Color Mapping

Mapping an iteration count to a color in the Mandelbrot set

Method

When mapping the iteration count 1:1 to the color palette (linear mapping), the color distribution will be rather uneven because the "density" of color bands increases with decreasing distance to the Mandelbrot set. In order to obtain a more even distribution of the colors throughout the entire image, a non-linear function can be used to compress the colors at the lower end of the iteration count and stretch them at the higher end. To achieve this, the iteration count it is first normalized to a value x from 0 to 1, then the non-linear function is applied to x. The resulting value x which reaches from 0 to 1 as well is finally mapped to a color within the palette.

Example:

If the iteration count it in the image reaches from 50 to 200, then x is calculated as follows:

x = (it - minIt) / (maxIt - minIt)
  = ([50...200] - 50) / (200 - 50)
  = ([0...150]) / 150
  = [0...1]

Next the non-linear function is applied to x:

x = f(x)

Finally x is mapped to a palette of 256 colors:

color = x * 255
      = [0...1] * 255
      = [0...255]

Comparison Chart

The following comparison chart shows different methods for mapping an iteration count to a color in the Mandelbrot set. Each image shows the same section of the Mandelbrot set, but with different linearities and – where applicable – different degrees (parameter n) for the color gradient. You can click on an image to open a JavaScript application in a new window / browser tab and draw the example image in full size (600 × 450 pixel). There you can alter the parameters by yourself to see the effect "live".


Mapping Method Example #1 Example #2 Example #3 Example #4 Example #5 Example #6 Example #7

Linear

This is the default color mapping with linear gradient.

¼ Sinus

This gradient corresponds to the first quarter of an sine wave.

Function:

x = sin(x*Pi/2)

Auto-Logarithm

This function automatically adapts the degree of the gradient to the number of visible iterations/colors:

Function:

x = (log(it) - log(minIt)) / (log(maxIt) - log(minIt))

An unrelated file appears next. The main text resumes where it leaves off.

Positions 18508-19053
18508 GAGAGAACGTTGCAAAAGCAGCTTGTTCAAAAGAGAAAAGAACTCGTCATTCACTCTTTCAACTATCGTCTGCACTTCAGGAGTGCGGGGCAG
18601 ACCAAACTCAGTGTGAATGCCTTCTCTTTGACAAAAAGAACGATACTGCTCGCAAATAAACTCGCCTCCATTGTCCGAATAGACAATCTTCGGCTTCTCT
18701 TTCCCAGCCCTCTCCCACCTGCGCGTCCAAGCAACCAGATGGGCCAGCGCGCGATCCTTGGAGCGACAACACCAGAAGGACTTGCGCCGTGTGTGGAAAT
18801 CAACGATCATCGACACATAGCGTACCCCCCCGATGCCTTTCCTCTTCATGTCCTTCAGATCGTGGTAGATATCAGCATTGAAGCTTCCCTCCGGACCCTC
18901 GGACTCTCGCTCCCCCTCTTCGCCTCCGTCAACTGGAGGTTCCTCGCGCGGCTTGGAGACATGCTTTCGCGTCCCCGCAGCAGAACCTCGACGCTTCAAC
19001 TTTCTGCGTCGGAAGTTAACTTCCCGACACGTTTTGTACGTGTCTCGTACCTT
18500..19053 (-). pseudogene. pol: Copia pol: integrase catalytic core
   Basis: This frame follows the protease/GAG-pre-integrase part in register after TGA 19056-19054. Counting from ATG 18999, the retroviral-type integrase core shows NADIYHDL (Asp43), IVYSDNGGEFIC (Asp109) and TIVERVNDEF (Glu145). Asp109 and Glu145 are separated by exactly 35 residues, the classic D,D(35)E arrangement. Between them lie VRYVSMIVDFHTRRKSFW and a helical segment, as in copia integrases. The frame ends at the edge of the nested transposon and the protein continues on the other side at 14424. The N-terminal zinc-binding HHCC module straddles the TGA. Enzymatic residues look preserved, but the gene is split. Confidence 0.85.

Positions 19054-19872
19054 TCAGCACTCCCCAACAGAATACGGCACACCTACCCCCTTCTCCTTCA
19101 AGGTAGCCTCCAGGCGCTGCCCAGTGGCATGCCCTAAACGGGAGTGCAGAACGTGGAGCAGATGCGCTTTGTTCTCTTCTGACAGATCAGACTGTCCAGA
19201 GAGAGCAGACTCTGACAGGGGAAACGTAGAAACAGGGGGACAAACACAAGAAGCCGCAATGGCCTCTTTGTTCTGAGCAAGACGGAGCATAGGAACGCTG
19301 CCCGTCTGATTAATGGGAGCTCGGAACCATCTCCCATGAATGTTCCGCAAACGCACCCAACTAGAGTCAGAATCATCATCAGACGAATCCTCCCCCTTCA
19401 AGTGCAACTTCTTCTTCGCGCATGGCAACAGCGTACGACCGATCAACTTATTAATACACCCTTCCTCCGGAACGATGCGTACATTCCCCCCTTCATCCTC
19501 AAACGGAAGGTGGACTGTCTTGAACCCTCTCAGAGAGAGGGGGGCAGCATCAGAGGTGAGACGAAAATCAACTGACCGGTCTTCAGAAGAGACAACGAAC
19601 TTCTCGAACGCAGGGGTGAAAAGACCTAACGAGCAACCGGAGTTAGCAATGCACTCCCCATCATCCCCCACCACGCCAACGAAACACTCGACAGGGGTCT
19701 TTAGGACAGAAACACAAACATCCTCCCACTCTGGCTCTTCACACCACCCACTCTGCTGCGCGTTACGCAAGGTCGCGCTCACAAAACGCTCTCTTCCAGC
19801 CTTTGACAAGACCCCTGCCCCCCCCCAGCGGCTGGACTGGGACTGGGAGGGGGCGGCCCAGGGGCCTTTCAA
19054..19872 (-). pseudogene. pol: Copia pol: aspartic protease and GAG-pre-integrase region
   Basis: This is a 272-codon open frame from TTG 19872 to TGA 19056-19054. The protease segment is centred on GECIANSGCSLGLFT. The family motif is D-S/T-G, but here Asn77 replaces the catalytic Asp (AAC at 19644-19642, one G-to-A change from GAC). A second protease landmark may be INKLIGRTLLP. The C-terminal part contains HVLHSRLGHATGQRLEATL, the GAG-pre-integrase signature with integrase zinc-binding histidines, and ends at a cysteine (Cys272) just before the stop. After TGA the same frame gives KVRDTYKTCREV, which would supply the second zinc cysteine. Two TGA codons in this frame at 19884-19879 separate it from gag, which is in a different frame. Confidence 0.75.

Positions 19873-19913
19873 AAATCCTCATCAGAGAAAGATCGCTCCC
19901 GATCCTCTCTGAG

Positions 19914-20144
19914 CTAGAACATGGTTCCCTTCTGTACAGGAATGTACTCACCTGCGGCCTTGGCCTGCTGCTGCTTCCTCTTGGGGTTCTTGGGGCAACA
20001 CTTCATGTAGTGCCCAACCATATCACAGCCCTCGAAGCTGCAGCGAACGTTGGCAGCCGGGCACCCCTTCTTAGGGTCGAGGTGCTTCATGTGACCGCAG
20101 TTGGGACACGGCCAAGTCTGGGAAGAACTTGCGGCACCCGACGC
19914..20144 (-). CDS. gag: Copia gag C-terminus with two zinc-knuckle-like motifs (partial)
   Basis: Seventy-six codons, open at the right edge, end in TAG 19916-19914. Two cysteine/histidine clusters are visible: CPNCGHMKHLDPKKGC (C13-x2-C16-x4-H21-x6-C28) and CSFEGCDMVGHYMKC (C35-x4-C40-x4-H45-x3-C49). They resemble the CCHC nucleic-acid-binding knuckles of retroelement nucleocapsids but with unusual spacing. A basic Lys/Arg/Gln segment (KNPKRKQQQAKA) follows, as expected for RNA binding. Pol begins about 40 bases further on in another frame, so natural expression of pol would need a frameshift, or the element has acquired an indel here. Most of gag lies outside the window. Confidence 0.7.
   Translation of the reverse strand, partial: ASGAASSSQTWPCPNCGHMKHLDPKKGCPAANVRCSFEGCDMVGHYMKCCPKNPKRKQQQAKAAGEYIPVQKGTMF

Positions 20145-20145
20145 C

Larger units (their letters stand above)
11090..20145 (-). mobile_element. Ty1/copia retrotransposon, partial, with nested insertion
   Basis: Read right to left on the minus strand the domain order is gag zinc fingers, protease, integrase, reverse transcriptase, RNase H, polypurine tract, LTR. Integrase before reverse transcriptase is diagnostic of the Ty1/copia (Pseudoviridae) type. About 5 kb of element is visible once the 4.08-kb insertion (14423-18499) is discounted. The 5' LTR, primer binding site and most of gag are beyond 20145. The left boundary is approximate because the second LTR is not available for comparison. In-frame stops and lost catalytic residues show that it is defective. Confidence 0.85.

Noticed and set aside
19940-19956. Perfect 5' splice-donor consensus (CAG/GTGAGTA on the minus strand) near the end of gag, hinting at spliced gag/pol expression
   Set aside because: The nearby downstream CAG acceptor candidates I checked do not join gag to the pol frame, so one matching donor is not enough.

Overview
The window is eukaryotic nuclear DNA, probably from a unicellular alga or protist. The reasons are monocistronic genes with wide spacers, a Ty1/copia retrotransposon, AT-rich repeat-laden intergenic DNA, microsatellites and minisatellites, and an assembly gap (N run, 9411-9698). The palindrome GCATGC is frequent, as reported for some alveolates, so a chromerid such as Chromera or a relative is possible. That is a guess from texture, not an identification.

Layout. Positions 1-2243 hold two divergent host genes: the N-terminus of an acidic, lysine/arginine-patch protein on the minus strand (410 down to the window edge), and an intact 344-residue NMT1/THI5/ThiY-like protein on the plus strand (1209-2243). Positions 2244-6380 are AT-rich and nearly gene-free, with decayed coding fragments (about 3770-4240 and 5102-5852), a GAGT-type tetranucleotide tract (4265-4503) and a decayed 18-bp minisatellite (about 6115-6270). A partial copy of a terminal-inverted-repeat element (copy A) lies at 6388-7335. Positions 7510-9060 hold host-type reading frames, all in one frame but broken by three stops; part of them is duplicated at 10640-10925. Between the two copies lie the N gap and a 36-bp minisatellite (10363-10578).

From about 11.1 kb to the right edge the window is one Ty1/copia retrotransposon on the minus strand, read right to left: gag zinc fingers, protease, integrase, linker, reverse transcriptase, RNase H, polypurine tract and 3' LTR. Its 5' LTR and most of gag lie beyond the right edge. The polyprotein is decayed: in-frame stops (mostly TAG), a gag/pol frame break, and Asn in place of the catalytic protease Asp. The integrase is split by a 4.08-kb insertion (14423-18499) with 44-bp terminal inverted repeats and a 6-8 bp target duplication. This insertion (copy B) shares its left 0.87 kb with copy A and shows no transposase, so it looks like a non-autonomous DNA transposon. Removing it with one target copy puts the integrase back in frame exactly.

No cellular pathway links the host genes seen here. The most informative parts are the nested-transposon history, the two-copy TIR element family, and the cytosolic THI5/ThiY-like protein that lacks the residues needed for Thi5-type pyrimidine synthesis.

with it = iteration count, minIt = minimum iteration count and max = maximum iteration count

Logarithm

This gradient has a logarithmic shape.

Function:

x = log(x*4n+1) / log(4n+1)


n = 0.0

n = 0.5

n = 1.0

n = 1.5

n = 2.0

n = 2.5

n = 3.0

Gamma

Using a gamma function instead of a logarithmic one, the gradient becomes softer with less contrast.

Function:

x = x1/n


n = 0.5

n = 1.0

n = 1.5

n = 2.0

n = 2.5

n = 3.0

n = 3.5

Hyperbolic Tangent

The hyperbolic tangent gradient curve is steeper than the logarithmic one and gives a higher contrast.

Function:

x = tanh(n*x) / tanh(n)


n = 0.1

n = 0.5

n = 1.0

n = 1.5

n = 2.0

n = 2.5

n = 3.0

 

Palette Interpolation

In the above examples the normalized value x is mapped to a palette of 256 colors using linear interpolation:

color = x * 255
      = [0...1] * 255
      = [0...255]

In most cases the results are satisfying, but for high values of the parameter n some colors will appear unnaturally bright, resulting in a kind of "halo" around the Mandelbrot set. While this effect may be desirable, in some cases it can look ugly. To eliminate the "halo" effect, the junctions between the color gradients can be smoothed by using non-linear interpolation. An obvious way would be a Bézier curve, but this is a bit complicated to calculate since two additional control points are required which are difficult to define automatically. Much easier to implement is cosinus-shaped interpolation. For this, the palette points are connected by one half of a cosinus curve:



Dotted line: Linear interpolation
Full line: (Co-)sinusoid interpolation
 

x = (cos(x * Pi + Pi) + 1) / 2;
or
x = (sin(x * Pi - Pi / 2) + 1) / 2;



Example 1: Linear interpolation
Note the "halo" effect (yellow color) around the Mandelbrot set.
 



Example 1: (Co-)sinusoid interpolation
The "halo" effect is gone.
 



Example 2: Linear interpolation
Note the "halo" effect (white color) between the green and the pink color.
 



Example 2: (Co-)sinusoid interpolation
The white color is now smoother.
 


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